As is modern society, the NHL middle class is changing where there is now the “upper” middle class and the “lower” middle class. Top players are still being paid top dollar, while veteran role players are making less and less, dependent upon how far down the line up they play. Mid-30 year old players are being replaced by rookies on entry level contracts (ELC) or first year European players. Players hitting free agency in their early 30s are no longer getting the returns they had banked on; European leagues are riddled with former NHL players looking to cash in on one final paycheck.
Times have changed in a cap system where inexpensive youth is valued more than veteran experience. The middle class salaries are relevant to the team’s success and available cap space. Competitive teams pay their top players and rely heavily on their farm system to fill the holes, while up and coming teams are in full rebuild mode paying young players earlier to hold on to them.
With all that in mind, what will the Toronto Maple Leafs do with a player like Kasperi Kapanen? This season’s stats would be a large Welcome sign for any NHL team, especially at his young age. Kapanen’s value is increasing every game he plays; he is on pace to score 30+ goals in the NHL coming off his Entry Level Contract (ELC). There were only 32 players on 21 teams in the 2017/18 season that scored 30+ goals. Five of those players were/are on entry level contracts, so just under $160 million were paid to the other 27 goal scoring players. Goals equal “pay dirt”; those 27 players averaged $5.925mil in AVV. The Leafs are full of young assets and will never pay Kapanen $5-6 million or close to it after just one season, even though he is earning it.
In fact, he’s currently having a better year than William Nylander has ever had alongside Matthews. Kapanen could demand and get $6mil/yr from another team recognizing him as part of their future. Look at the following examples: Jake Guentzel just signed a new 5yr/$30 extension with Pittsburgh and he plays alongside Sidney Crosby! Guentzel’s statistics are not flashy by any means, which shows having the chemistry to play with an elite player carries value. Also, consider when an $8.5mil/yr Leon Draisaitl isn’t playing on the top line, Edmonton searches for an option to play with Connor McDavid. Finally, William Karlsson earned a 1 year deal off his ELC of $5.25mil after his 40+ goal performance on the expansion Golden Knights.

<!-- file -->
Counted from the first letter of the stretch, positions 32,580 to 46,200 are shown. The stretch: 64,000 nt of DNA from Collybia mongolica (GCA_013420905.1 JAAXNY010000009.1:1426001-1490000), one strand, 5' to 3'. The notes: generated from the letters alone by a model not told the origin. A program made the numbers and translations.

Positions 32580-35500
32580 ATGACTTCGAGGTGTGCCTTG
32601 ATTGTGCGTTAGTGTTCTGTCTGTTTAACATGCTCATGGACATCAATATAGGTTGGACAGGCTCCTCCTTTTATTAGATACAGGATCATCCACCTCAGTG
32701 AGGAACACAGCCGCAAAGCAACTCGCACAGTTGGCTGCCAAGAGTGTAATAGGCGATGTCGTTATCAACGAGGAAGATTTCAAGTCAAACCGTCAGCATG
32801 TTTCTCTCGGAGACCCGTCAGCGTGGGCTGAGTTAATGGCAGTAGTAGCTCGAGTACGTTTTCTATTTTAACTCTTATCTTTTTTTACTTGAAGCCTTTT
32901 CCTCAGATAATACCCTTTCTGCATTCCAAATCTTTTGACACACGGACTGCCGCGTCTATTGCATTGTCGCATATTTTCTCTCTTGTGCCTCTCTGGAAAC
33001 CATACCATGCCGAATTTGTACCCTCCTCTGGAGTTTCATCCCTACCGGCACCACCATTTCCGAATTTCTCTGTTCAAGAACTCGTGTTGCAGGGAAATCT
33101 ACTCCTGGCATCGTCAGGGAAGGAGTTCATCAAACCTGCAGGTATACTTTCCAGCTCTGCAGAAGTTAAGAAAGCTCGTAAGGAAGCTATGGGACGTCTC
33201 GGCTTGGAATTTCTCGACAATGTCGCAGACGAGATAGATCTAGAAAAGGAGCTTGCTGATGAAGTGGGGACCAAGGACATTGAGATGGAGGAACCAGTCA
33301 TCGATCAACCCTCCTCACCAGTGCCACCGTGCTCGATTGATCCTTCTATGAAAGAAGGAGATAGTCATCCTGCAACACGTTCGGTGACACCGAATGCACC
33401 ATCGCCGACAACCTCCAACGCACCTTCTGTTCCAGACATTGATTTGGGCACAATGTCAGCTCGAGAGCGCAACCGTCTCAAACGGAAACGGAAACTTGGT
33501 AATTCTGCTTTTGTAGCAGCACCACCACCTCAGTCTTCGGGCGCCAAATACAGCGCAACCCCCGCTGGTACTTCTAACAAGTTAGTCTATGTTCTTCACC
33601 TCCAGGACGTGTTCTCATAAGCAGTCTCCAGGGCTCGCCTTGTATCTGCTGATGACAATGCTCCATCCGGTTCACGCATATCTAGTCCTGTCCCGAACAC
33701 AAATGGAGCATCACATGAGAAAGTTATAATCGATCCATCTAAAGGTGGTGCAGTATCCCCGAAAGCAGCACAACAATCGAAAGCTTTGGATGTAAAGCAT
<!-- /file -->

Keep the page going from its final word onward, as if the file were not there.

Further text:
The major issue for Kapanen is that he is the eighth or ninth best player on the Leafs and the Leafs will try and pay him like the eighth or ninth best player. A potential 30 goal scorer, however, ought to be looking for a larger pay day on any other team. With this season’s numbers, he would be a top 6 forward on most NHL teams, and certainly a top line option for the bottom third of the league. On the Leafs, Kapanen is in a middle class “no man’s land”; good enough to earn respectable dollars, but not too much to fit in the Leafs pay structure.
An option for the Leafs is to try a bridge contract with Kapanen due to other contract priorities in Marner and Matthews. After paying M&M, the extra dollars will become a bit tighter; every $500k will matter if they want to fill out the rest of their roster competitively. BUT the Leafs can not play lowball with Kapanen, the rarely used Offer Sheet might work better in the potential Kapanen situation than those other Leaf RFA franchise cornerstone players in Marner and Matthews. The compensation for an offer sheet under $4mil/yr AVV is only a second draft pick, well worth the compensation to land a 22 year old, 30 goal scorer. Kyle Dubas is on record stating that he “loses zero sleep about offer sheets”, but screwing the Leafs financial structure so they can’t easily retain all of their top young talent and depth should be a conscience (or subconscious) front office goal for rival GMs. Again, the Offer Sheet is rarely used, but with the cap in mind, it is only a matter of time before GMs realize that games are played on the ice, off the ice AND in the front office.
After the Nylander signing, the Toronto media have switched their attention to Matthews and Marner, but let’s not forget about the middle class in Kapanen. Having too much talent is never an issue a GM would complain about, though trying to fit them all under the cap might be.